Structures of peptide-loaded major histocompatibility complex class I (pMHC-I) and class II (pMHC-II) complexes are similar. However, whereas pMHC-II complexes include similar-sized IIα and IIβ chains, pMHC-I complexes include a heavy chain (HC) and a single domain molecule β2-microglobulin (β2-m). Recently, we elucidated several pMHC-I and pMHC-II structures of primitive vertebrate species. In the present study, a comprehensive comparison of pMHC-I and pMHC-II structures helps to understand pMHC structural evolution and supports the earlier proposed—though debated—direction of MHC evolution from class II-type to class I. Extant pMHC-II structures share major functional characteristics with a deduced MHC-II-type homodimer ancestor. Evolutionary establishment of pMHC-I presumably involved important new functions such as (i) increased peptide selectivity by binding the peptides in a closed groove (ii), structural amplification of peptide ligand sequence differences by binding in a non-relaxed fashion, and (iii) increased peptide selectivity by syngeneic heterotrimer complex formation between peptide, HC, and β2-m. These new functions were associated with structures that since their establishment in early pMHC-I have been very well conserved, including a shifted and reorganized P1 pocket (aka A pocket), and insertion of a β2-m hydrophobic knob into the peptide binding domain β-sheet floor. A comparison between divergent species indicates better sequence conservation of peptide binding domains among MHC-I than among MHC-II, agreeing with more demanding interactions within pMHC-I complexes. In lungfishes, genes encoding fusions of all MHC-IIα and MHC-IIβ extracellular domains were identified, and although these lungfish genes presumably derived from classical MHC-II, they provide an alternative mechanistic hypothesis for how evolution from class II-type to class I may have occurred.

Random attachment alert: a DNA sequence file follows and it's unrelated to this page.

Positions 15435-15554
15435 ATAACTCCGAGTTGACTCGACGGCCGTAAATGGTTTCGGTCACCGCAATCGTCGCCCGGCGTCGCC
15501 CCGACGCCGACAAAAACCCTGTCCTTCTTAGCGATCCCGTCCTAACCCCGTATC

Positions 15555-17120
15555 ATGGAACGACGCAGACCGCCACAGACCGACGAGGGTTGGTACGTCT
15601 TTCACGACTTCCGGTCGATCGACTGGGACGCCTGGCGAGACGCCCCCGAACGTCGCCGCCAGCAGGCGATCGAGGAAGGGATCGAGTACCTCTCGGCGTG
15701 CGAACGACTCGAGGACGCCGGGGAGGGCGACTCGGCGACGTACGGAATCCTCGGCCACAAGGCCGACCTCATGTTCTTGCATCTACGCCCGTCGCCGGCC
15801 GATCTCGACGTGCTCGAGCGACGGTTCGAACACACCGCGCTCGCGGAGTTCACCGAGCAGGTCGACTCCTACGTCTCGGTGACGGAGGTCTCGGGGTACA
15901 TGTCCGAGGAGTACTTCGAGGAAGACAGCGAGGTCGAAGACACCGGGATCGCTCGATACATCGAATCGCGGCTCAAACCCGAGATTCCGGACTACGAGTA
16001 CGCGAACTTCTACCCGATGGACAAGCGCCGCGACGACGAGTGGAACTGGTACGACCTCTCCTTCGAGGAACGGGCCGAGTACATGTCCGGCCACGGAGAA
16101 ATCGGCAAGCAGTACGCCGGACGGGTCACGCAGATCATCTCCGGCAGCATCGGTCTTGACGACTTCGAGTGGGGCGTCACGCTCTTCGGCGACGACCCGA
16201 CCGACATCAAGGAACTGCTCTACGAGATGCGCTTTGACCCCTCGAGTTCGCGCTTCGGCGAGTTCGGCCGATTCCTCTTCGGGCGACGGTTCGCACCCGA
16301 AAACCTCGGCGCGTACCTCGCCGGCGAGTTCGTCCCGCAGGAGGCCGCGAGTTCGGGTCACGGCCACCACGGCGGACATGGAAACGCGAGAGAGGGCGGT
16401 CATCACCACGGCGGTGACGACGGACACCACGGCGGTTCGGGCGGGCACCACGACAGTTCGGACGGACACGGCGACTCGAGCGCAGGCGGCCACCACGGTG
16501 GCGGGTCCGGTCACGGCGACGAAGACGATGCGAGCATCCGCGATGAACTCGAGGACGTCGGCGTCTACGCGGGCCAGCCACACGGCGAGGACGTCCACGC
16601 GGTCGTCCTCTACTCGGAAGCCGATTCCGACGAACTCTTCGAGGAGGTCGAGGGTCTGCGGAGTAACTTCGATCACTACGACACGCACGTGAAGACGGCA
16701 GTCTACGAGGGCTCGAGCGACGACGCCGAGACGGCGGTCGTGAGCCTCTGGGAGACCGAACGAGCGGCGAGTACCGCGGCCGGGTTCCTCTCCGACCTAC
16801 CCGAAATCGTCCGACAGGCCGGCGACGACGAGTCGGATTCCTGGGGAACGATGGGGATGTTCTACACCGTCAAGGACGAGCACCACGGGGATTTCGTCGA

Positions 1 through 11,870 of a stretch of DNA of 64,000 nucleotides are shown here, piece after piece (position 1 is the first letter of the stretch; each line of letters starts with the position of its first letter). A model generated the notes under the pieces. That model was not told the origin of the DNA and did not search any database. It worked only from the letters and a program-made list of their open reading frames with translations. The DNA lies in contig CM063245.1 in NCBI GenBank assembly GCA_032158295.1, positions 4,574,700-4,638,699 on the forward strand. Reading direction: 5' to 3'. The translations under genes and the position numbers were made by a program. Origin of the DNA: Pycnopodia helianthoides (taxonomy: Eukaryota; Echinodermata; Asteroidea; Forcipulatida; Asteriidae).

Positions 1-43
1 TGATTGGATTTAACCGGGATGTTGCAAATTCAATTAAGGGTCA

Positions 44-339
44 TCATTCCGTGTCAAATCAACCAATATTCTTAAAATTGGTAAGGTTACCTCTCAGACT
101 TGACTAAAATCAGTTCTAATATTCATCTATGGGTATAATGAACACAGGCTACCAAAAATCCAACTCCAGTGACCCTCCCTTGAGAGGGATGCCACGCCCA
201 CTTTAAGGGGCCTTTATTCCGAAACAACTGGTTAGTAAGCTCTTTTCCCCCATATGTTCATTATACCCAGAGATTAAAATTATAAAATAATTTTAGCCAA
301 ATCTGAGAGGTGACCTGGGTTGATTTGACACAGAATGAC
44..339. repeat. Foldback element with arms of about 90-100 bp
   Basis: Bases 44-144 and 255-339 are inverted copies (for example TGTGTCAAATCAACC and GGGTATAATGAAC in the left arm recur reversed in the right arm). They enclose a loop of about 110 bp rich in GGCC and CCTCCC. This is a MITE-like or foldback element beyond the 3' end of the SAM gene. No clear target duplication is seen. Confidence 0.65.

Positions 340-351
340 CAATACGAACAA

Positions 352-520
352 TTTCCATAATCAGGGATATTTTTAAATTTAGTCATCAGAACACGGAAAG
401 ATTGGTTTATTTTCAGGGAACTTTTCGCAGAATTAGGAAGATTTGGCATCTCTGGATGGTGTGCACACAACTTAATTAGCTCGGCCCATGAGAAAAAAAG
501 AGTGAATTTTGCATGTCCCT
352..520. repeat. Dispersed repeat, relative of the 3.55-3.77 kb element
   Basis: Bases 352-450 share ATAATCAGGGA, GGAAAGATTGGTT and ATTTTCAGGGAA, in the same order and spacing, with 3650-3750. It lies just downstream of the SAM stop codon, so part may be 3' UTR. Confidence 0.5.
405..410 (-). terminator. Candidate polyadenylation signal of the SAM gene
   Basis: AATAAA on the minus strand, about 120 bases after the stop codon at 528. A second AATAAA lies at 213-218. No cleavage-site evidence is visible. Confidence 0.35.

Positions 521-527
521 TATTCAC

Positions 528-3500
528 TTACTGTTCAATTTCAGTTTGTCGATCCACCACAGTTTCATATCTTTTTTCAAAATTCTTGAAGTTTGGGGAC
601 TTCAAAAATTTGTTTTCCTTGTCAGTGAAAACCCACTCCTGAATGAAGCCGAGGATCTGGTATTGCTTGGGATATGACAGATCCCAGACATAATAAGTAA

All Science Journal Classification (ASJC) codes